ACT calls new early childhood centre food safety rules an 'absurd overreach'

ACT has labelled food rules for early childhood centres an "absurd overreach" that should be scrapped. 

File image of a child reaching for food. Source: 1 NEWS

It was announced last year that new criteria was being introduced to early childhood centres to reduce the risk of children choking. 

An example for one to three-year-olds included the directive that hard fruit and vegetables such as apples and carrots should be cooked or grated if raw, and bread should be cut to a size a toddler can easily hold and eat.

For children under five, the Ministry of Health guidelines used the example that grapes, berries and cherry tomatoes can be quartered or chopped smaller to reduce the risk of choking and raisins and sultanas could be soaked to soften and cut in half if large. 

The party's education spokesperson Chris Baillie said it was "crossing the boundary of reasonable expectation and personal responsibility and tying people up in red tape".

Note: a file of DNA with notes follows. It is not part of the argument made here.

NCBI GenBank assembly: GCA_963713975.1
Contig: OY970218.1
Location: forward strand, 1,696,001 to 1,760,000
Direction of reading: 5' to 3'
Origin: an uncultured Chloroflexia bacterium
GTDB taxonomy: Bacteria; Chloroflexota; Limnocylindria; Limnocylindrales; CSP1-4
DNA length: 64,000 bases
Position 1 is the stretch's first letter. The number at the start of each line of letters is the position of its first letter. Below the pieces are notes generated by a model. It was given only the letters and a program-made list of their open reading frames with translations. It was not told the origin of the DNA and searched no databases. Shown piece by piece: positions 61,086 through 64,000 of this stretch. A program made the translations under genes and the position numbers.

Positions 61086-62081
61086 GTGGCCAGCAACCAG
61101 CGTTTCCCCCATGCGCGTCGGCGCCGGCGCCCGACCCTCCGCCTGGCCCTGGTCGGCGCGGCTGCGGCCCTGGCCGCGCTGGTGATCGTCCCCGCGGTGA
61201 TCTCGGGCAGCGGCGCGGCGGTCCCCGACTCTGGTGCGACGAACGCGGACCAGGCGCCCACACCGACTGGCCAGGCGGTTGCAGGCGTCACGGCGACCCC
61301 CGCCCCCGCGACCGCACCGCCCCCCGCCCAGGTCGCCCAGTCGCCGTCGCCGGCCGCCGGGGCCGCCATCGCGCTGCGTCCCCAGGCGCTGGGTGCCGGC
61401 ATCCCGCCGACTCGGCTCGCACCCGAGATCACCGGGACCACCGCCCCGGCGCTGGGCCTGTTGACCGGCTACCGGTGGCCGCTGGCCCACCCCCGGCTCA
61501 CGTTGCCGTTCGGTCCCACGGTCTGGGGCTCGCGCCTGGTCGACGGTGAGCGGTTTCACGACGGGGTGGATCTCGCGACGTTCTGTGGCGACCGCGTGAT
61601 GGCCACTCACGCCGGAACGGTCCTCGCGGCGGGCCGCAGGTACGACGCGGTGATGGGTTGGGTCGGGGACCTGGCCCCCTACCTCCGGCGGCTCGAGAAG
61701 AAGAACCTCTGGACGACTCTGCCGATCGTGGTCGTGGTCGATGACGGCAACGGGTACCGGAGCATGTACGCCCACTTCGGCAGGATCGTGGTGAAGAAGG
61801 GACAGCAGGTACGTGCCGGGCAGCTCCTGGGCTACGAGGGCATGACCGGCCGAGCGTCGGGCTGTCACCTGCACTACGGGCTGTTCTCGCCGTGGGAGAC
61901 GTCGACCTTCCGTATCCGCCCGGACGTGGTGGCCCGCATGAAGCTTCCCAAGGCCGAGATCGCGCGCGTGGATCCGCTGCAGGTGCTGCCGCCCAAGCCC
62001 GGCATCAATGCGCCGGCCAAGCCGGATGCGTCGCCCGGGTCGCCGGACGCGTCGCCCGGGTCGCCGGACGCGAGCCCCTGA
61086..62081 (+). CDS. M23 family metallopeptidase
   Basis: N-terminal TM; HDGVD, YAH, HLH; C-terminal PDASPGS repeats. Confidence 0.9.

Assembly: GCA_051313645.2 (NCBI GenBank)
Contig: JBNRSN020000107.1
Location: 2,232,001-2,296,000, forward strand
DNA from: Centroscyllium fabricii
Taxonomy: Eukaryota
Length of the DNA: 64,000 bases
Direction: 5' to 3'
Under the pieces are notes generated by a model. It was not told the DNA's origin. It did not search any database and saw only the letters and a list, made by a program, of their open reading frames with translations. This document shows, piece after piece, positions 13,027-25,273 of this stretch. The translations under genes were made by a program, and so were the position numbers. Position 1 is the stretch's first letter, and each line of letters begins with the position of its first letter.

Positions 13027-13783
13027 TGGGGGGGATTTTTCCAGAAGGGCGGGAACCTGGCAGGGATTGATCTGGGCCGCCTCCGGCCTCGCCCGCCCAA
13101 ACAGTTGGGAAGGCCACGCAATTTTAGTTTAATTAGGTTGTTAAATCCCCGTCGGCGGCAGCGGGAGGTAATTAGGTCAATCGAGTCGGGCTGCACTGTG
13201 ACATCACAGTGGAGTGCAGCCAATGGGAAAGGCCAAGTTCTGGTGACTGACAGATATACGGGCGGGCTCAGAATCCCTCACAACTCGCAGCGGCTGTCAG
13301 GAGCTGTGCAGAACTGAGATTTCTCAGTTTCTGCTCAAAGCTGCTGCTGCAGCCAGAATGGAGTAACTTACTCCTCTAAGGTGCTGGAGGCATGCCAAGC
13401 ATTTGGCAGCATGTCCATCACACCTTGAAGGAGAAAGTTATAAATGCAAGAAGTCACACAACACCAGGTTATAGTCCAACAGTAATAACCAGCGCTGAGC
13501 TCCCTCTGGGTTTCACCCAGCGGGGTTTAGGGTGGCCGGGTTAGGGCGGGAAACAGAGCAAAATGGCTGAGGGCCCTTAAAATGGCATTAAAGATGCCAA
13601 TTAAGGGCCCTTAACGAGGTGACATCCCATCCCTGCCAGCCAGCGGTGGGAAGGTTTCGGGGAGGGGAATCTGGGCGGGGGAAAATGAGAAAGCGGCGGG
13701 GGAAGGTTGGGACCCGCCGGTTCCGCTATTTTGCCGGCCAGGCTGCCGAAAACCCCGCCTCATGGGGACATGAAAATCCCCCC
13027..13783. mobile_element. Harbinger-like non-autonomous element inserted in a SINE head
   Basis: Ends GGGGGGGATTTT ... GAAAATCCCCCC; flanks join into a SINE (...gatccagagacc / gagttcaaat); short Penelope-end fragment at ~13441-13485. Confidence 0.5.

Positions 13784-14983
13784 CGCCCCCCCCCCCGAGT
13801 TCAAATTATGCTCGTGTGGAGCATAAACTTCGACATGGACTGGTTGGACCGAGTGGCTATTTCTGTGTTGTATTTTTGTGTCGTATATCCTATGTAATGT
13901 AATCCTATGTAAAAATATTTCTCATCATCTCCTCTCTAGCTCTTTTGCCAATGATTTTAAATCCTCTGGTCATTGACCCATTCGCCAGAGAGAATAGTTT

"No matter how worthy the intention of the rules is, it will undoubtedly start to impact what ECEs say parents can send in their children’s lunchboxes."

The Early Childhood Council CEO Peter Reynolds said centres managed "a range of abilities around food safety every day, and we believe guidelines are the right approach, not blanket rules".

Last year, Ministry of Education's Katrina Casey said early learning services were "encouraged to follow the Ministry of Health (MoH) guidance on the provision of food".

"Now it will be compulsory."

"Food choices must also meet the nutritional and developmental needs of each child," Casey said. 

From next Monday, children must be seated and supervised while they eat, and centres that provide food must adhere to MoH guidance or promote guidance to parents if food is brought in. 

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The family of Neihana Renata hopes lessons can be learned after he suffered brain damaged after choking at day care. Source: Sunday

In a letter sent to early learning centres on Wednesday, Casey stressed the MoH Guidance "does not automatically apply to food parents provide".

"Where services can show they have promoted the MoH Guidance to their parent community, and are following other related licensing criteria including ensuring children are seated and supervised when eating, they will have met their obligations in relation to these requirements.

"It is your choice as to whether you want to have a food policy for parents that matches the requirements – but you are not required to do so."

From April 8, an adult with a current first aid certificate must be present to supervise up to 25 children eating - that was down from 50.